LEGO The Incredibles Review

LEGO Incredibles

LEGO video games and Pixar movies have a great deal in common. They're both such great family fun that it seems shocking we're only getting our first Pixar-themed LEGO game now. And yet, LEGO The Incredibles is the first crossover between these two huge properties. Considering LEGO games based on movies have been coming out for almost as long as we were waiting for Incredibles 2, it's hard to say this game has been "worth the wait", but if you're a fan of either Pixar or LEGO games, and especially if you're a fan of both, you'll find plenty to enjoy with this new title.

The single most important thing to know about LEGO The Incredibles is that you need to wait to play it until after you've seen Incredibles 2. The new game starts off immediately and in the exact same spot that the new movie does. You'll play through several levels before the game gives you an obvious opportunity to break away from the story portion of the game to explore the open world, and while the game certainly isn't an entirely faithful retelling of Incredibles 2, all the basic plot points are there and the game will spoil the movie. The most significant change the game makes is that it adds characters into sequences of the game where you won't find them in the movie, strictly to allow for co-op gameplay.

After you play through the story mode of Incredibles 2, you can travel back in time and play through a story mode of the original The Incredibles movie. These game modes play out in a familiar way if you've ever played a LEGO video game. You move through a linear level, smashing everything in sight to pick up LEGO studs, building the tools you need to progress and beating up bad guys along the way. The various unique abilities of each member of Parr family come in handy as well and are necessary to finish each level. If you're playing along you switch between two characters with the touch of a button or you can play co-op and each take a hero.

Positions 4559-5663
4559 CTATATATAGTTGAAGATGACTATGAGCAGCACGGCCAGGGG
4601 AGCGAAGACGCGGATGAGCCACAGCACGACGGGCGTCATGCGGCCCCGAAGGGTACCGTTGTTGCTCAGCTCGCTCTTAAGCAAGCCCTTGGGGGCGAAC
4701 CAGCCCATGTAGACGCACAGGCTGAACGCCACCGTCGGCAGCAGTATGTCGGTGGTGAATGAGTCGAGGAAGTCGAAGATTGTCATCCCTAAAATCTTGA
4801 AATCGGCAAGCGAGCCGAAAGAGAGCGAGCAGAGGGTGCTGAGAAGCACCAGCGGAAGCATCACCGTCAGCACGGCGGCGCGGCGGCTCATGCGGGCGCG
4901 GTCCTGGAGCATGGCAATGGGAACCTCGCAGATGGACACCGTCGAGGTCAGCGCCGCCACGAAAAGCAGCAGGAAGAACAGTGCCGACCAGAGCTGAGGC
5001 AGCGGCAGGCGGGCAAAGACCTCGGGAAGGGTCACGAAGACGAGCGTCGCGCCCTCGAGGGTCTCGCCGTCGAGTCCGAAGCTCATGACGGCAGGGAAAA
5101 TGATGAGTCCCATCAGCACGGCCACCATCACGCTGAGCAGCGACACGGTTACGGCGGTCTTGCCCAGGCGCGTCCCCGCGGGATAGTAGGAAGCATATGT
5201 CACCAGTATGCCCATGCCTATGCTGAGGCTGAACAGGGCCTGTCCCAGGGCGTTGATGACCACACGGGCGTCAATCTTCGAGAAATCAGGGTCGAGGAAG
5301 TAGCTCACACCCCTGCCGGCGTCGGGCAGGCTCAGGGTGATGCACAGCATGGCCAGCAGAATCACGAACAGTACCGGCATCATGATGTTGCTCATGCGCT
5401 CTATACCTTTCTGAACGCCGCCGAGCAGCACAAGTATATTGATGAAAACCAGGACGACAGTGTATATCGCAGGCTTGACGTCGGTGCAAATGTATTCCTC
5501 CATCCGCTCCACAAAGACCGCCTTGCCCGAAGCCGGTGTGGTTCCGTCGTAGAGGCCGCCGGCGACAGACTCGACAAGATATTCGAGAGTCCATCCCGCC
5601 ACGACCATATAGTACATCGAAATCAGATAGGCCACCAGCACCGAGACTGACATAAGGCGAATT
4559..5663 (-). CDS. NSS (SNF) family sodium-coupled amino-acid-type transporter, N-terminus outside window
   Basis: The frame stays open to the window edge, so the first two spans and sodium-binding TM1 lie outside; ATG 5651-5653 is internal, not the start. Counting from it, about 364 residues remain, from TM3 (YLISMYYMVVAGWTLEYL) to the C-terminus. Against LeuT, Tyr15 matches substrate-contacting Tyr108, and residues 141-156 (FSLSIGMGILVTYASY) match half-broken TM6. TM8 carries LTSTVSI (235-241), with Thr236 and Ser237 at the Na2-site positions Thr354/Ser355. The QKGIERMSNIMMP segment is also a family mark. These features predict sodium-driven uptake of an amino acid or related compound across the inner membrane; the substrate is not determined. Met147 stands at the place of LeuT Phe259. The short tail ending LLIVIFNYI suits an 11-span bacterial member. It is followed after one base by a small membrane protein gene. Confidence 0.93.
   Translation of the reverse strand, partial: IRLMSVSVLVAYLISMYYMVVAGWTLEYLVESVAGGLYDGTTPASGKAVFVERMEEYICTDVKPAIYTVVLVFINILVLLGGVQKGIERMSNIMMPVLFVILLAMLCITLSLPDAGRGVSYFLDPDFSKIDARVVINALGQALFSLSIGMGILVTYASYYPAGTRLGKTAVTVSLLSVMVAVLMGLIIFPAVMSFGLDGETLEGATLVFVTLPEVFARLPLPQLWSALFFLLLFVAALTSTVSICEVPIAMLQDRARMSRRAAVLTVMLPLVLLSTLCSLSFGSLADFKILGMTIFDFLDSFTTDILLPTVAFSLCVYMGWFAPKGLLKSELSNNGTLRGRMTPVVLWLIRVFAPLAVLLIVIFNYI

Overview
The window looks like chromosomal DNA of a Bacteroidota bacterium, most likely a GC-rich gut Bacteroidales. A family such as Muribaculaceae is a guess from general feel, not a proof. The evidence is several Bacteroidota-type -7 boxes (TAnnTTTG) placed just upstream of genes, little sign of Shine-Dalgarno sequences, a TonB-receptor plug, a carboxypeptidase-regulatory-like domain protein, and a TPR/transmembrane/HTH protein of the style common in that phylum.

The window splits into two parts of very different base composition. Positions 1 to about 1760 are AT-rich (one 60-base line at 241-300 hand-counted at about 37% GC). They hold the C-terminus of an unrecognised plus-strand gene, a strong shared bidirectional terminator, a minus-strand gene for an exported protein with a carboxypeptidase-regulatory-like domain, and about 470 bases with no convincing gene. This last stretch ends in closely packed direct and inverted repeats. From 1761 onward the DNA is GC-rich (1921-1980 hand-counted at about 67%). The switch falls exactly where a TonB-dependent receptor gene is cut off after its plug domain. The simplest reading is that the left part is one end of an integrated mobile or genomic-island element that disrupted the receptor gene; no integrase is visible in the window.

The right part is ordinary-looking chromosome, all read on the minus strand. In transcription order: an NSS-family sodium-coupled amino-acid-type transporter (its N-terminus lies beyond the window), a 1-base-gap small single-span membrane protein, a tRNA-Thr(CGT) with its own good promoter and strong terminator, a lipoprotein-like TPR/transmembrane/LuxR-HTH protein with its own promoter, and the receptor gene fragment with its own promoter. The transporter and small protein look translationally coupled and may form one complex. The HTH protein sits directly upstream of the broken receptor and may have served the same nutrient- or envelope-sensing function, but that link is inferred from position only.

You can breeze through the story mode fairly quickly, and there's really nothing wrong with that. It's a lot of fun to play through the various parts of these movies. While the game has a metric ton of additional content on offer, I barely touched most of it until I had both story modes completed, simply because I wanted to play through the next part of the movie that I love.

And there is a lot of additional material. As with previous LEGO title, there are more characters than you'll know what to do with. Some are modified versions of the characters you know, but you can also play using characters that are only ever referenced in the Incredibles movies, like Gazerbeam or Splashdown. Some of their unique abilities can be used to unlock secrets in the story levels, giving them added replayability. These are all unlocked by completing various challenges both within story mode and by completing other side activities.

When you're looking to take a break from the campaign, you can explore the cities of New Urbem and Munciberg, the core locations from each of the two films. There's a Ubisoft level of random icons that litter the map giving you things to do. Time trials, random civilians to rescue, muggers to stop, and various special bricks and other objects to collect. The highlight of these various distractions are the Crimewaves, which start off with a news report letting you know what crime is being committed, then gives you a sidequest to stop it. These are usually creative in their design and just fun, and funny, to play.

Overall I enjoyed LEGO The Incredibles more than the previous LEGO game I played, LEGO Marvel Super Heroes 2. That game had so much going on that it felt unfocused. The story portion of the game never felt like it mattered or if it had a direction. Maybe it was the benefit of getting to simply follow an existing and proven story, but LEGO The Incredibles feels more confident in that regard, and as a result, it kept my attention much longer.

Whether you're looking for a fun game that just lets you snash things into tiny pieces, a fun co-op experience to have with a friend, or simply to become a more active participant in a favorite movie LEGO The Incredibles has that. Also, you get to beat up a raccoon with Jack-Jack.

This review was done with an Xbox One version of the game provided by the publisher.

Dirk Libbey
Content Producer/Theme Park Beat

CinemaBlend’s resident theme park junkie and amateur Disney historian, Dirk began writing for CinemaBlend as a freelancer in 2015 before joining the site full-time in 2018. He has previously held positions as a Staff Writer and Games Editor, but has more recently transformed his true passion into his job as the head of the site's Theme Park section. He has previously done freelance work for various gaming and technology sites. Prior to starting his second career as a writer he worked for 12 years in sales for various companies within the consumer electronics industry. He has a degree in political science from the University of California, Davis.  Is an armchair Imagineer, Epcot Stan, Future Club 33 Member.